In other words, those other apps only give you information, while Uber allows you to take action. This also includes a data game.
"We will use your data," he says. “We will not sell it, but we will use your information to ensure that the offers we give you are the right offers. So we don't have to offer you 10 things, but we can probably offer you the two or three best choices there are. "
If you use & # 39; Uber & # 39; and & # 39; your information & # 39; in the same sentence, this will certainly trigger the alarm bells of some people. After all, this is the same company that set up the infamous "Greyball" program to hide its cars from law enforcement officials in a movement that some consider an obstruction of justice. There was also & # 39; God View & # 39 ;, with which the employees of the company could follow the riders in real time. Uber agreed to submit third-party audits for 20 years in a settlement with federal researchers about the espionage software.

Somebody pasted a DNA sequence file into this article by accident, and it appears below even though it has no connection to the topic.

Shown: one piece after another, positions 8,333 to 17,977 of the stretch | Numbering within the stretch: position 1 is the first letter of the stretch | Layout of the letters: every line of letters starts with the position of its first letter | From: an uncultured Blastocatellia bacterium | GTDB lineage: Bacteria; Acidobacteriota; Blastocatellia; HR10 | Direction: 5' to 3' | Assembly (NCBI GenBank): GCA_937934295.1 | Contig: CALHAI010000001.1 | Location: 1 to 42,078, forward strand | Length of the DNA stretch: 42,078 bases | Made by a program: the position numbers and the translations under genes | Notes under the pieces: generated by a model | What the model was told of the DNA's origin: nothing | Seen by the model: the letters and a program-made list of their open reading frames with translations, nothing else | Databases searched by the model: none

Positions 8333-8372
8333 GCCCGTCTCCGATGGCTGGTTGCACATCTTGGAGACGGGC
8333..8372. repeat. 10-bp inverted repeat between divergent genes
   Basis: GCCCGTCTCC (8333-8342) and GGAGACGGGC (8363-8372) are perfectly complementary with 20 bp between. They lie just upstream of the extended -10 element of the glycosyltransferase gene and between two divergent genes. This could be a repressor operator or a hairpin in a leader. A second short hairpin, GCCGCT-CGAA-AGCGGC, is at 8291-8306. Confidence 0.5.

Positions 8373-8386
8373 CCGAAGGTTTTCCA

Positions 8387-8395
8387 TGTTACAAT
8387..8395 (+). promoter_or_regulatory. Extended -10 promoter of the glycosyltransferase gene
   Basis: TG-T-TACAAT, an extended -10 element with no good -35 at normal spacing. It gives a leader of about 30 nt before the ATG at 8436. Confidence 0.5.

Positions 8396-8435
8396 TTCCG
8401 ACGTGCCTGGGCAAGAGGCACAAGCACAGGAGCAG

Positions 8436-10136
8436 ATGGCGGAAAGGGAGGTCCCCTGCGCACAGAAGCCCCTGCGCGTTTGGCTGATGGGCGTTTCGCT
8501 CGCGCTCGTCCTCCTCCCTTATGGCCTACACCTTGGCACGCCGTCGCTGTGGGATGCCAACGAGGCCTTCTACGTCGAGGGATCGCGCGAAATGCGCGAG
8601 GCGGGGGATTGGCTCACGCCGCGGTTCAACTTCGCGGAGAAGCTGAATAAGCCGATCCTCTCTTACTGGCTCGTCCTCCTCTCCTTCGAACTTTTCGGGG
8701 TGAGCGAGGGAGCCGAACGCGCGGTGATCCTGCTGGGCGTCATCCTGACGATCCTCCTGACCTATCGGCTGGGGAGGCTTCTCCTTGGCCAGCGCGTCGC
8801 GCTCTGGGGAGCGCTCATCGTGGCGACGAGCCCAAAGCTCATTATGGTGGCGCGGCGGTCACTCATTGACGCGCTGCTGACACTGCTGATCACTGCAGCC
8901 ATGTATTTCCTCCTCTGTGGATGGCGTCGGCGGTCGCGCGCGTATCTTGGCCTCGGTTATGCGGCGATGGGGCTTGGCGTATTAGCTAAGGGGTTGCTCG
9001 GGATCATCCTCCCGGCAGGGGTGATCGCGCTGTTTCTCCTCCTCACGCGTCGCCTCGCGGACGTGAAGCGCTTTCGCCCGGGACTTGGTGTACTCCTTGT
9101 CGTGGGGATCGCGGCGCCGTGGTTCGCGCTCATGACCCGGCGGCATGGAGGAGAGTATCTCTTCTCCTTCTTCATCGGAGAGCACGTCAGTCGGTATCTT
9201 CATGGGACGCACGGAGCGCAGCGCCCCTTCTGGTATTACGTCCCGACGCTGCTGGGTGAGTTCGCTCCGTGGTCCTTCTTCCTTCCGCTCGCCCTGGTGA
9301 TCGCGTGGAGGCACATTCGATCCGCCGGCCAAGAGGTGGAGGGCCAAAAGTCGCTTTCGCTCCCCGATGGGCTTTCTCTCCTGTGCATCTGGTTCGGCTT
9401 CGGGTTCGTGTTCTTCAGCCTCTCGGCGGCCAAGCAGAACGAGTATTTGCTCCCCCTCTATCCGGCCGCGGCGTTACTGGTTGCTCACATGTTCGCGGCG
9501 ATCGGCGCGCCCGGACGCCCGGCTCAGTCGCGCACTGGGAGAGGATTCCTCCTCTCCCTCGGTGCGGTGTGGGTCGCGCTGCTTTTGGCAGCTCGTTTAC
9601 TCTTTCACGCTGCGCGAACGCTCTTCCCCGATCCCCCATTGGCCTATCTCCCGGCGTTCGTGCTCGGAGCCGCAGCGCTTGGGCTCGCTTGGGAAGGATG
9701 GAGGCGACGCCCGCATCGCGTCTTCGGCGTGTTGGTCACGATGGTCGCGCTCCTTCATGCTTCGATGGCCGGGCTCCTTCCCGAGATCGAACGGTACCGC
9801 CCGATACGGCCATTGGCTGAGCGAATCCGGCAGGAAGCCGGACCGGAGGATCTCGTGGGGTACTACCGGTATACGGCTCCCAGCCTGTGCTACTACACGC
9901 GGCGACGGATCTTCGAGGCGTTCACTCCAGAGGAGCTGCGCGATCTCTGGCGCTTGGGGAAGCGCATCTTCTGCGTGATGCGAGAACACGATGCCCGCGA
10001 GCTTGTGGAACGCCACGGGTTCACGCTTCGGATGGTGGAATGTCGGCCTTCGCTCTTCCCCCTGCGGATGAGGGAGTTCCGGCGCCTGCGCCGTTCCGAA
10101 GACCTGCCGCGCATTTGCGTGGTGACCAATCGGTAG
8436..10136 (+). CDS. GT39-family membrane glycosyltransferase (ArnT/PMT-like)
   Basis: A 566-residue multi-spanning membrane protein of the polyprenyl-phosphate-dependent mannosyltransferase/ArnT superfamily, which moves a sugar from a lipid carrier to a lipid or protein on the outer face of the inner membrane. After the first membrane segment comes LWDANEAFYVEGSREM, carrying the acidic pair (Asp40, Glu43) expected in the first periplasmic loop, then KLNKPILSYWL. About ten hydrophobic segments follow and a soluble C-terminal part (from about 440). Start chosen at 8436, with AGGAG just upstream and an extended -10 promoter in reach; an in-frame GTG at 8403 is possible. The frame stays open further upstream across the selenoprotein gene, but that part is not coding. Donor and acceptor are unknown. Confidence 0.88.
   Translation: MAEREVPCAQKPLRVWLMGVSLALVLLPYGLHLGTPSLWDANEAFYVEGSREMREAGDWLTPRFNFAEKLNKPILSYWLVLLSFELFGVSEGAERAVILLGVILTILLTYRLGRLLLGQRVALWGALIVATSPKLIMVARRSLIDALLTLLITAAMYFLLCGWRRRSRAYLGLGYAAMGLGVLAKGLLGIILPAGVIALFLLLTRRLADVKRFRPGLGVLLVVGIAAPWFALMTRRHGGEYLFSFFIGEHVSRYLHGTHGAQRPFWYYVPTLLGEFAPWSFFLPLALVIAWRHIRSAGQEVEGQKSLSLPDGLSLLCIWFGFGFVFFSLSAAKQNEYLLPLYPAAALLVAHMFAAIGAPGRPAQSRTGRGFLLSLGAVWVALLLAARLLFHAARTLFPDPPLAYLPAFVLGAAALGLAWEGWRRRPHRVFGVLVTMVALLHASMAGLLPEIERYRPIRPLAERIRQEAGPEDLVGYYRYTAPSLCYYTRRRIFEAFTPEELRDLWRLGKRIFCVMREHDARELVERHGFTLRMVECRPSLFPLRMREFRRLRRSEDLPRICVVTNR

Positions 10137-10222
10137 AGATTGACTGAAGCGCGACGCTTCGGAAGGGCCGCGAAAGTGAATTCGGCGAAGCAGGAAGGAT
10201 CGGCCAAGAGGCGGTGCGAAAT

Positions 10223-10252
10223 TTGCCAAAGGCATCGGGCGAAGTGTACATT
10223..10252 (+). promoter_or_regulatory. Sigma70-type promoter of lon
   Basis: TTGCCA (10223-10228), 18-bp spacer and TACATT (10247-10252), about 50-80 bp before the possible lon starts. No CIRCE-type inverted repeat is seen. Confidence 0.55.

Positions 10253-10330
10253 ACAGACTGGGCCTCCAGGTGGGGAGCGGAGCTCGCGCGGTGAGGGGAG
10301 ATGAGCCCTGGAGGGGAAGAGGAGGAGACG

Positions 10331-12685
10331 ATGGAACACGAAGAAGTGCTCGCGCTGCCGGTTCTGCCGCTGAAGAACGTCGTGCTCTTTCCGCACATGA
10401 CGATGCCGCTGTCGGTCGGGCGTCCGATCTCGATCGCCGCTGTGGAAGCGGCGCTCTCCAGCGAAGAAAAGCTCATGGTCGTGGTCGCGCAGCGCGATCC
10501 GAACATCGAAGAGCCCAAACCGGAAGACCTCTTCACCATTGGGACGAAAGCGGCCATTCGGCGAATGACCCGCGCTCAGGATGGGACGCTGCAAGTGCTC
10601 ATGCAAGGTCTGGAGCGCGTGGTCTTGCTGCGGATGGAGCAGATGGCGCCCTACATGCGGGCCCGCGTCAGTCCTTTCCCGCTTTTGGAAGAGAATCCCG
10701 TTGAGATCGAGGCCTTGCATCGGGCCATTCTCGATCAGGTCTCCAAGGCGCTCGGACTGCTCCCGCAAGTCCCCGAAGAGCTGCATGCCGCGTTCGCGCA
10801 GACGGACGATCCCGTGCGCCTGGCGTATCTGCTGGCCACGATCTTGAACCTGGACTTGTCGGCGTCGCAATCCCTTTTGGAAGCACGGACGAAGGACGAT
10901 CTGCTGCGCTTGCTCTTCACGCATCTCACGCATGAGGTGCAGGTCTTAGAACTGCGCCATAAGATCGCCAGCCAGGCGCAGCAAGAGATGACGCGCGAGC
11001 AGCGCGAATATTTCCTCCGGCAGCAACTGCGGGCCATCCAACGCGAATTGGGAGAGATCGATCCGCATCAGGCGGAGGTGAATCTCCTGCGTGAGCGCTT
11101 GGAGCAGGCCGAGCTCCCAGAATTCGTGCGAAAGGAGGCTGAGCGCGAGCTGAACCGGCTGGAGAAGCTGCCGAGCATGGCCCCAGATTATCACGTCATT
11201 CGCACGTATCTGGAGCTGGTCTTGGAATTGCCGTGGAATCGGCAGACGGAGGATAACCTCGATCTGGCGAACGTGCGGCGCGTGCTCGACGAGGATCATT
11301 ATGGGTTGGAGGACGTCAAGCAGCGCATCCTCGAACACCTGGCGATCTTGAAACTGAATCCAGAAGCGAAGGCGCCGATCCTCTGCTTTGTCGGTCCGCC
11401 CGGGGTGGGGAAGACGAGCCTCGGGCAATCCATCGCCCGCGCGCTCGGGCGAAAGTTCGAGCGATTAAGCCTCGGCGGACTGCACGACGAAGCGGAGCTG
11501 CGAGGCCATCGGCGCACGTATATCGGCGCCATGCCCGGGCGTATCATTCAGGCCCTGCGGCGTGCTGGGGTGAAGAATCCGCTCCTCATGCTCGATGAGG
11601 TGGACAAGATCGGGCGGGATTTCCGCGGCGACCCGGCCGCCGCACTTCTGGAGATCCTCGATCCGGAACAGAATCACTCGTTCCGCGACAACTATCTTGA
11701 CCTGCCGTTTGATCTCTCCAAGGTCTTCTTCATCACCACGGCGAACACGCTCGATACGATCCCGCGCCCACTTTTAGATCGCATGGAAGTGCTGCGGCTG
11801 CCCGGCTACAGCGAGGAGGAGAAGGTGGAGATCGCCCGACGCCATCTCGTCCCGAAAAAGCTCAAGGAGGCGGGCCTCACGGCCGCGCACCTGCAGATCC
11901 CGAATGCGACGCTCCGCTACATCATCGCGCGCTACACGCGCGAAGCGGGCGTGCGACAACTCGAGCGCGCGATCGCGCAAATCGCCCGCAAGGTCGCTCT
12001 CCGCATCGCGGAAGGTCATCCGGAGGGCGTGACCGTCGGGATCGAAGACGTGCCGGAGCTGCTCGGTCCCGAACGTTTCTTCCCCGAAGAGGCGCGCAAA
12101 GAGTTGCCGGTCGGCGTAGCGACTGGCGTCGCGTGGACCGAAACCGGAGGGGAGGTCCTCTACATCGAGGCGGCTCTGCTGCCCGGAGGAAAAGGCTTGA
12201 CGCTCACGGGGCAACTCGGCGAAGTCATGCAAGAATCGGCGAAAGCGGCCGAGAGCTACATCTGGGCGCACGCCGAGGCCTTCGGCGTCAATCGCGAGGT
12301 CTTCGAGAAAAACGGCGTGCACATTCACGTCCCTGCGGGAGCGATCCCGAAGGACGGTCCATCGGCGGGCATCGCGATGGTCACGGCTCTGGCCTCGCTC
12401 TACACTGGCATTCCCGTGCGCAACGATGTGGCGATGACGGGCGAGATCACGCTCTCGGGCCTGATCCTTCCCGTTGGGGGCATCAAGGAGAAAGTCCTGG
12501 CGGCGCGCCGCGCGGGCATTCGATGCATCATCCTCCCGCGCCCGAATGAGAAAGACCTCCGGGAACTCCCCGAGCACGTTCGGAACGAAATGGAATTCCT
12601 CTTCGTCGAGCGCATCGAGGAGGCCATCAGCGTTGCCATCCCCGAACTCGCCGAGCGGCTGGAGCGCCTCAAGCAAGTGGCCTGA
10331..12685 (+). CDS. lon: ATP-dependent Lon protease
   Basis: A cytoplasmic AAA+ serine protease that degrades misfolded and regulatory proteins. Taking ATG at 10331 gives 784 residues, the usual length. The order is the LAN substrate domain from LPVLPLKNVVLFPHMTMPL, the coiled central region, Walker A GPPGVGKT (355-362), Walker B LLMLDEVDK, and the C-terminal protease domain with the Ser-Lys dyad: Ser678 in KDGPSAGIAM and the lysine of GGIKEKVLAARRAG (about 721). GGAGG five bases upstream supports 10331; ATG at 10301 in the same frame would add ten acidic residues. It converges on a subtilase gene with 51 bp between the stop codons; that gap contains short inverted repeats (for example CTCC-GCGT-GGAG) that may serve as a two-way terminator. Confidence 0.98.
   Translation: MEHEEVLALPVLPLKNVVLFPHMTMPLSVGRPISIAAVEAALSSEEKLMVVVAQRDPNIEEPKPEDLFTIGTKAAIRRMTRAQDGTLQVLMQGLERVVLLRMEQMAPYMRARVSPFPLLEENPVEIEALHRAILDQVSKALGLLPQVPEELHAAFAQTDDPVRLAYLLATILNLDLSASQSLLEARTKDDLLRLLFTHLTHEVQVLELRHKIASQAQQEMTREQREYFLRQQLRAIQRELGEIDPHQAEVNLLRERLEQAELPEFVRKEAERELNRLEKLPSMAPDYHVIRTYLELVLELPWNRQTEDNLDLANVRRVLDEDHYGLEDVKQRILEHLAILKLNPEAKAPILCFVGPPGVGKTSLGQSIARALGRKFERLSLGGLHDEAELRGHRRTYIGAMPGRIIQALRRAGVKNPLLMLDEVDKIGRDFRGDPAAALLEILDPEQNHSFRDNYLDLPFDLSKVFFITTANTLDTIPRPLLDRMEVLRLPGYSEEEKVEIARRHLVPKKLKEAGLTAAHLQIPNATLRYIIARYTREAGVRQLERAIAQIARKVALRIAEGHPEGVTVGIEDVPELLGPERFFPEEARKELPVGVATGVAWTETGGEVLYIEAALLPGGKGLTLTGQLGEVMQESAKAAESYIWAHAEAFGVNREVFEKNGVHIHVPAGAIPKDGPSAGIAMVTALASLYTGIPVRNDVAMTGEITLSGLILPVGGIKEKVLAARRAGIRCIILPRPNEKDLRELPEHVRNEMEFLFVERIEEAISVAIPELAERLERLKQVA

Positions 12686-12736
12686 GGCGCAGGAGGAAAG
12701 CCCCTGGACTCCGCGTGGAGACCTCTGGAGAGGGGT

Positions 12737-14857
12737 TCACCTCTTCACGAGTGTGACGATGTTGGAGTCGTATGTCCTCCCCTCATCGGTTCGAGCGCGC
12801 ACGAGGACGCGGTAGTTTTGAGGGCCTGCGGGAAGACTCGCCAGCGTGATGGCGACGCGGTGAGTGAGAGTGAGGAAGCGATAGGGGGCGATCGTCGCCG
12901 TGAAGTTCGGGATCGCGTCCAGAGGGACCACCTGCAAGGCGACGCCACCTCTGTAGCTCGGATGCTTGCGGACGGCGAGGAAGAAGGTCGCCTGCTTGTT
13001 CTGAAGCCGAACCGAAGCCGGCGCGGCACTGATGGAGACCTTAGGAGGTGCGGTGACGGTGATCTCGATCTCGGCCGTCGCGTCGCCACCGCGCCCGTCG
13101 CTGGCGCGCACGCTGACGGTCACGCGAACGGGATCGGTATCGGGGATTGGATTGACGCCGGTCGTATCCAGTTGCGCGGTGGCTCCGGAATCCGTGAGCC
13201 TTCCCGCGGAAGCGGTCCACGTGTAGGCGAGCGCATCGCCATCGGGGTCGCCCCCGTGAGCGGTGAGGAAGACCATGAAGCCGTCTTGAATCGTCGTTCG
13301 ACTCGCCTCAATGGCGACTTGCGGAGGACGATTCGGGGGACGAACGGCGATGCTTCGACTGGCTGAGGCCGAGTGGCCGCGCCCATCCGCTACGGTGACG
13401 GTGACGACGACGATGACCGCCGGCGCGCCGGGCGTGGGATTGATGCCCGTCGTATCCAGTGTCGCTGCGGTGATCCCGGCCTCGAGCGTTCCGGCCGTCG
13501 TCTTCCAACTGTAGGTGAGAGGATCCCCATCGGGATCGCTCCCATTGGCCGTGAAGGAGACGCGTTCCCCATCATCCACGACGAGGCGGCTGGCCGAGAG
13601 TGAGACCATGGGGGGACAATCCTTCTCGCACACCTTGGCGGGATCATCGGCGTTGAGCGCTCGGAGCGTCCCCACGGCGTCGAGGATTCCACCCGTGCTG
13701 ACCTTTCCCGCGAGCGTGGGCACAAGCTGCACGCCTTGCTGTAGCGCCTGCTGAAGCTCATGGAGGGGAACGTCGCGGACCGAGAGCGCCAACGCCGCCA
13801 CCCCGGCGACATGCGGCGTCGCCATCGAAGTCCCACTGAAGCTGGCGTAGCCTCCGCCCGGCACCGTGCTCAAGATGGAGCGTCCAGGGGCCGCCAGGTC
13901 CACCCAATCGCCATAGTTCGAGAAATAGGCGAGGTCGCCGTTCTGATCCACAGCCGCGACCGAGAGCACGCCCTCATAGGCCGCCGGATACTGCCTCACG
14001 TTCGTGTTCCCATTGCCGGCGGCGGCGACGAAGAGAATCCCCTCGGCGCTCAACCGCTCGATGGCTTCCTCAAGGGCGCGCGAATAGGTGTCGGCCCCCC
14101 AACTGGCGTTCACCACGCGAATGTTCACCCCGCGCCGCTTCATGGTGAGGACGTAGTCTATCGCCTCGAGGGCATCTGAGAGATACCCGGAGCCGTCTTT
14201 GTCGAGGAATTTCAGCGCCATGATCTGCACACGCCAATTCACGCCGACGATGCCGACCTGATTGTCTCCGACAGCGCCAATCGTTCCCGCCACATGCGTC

But data that helps cities make better-informed decisions about transit improvements can help Uber rise above the competition while resolving nagging thoughts about the reliability of the business. Naturally, cities and transit agencies also want that data. Uber is notoriously stingy with his data and often refuses requests from cities for privacy reasons and the desire to maintain his competitive advantage. That has changed a bit in recent years with the launch of Uber movement, an online tool for cities to map travel times, made possible by the company's huge amount of travel data.
But transit experts are skeptical that Uber will eventually cough up enough data, or that one of these will make a difference. In 2017, 31 of the 35 major metropolitan areas in the US lost passengers using public transport, and driving is blamed, according to a study from the University of Kentucky. Researchers discovered that for every year after companies that take a ride enter an urban market, rail driving decreases by 1.3 percent and bus driving decreases by 1.7 percent.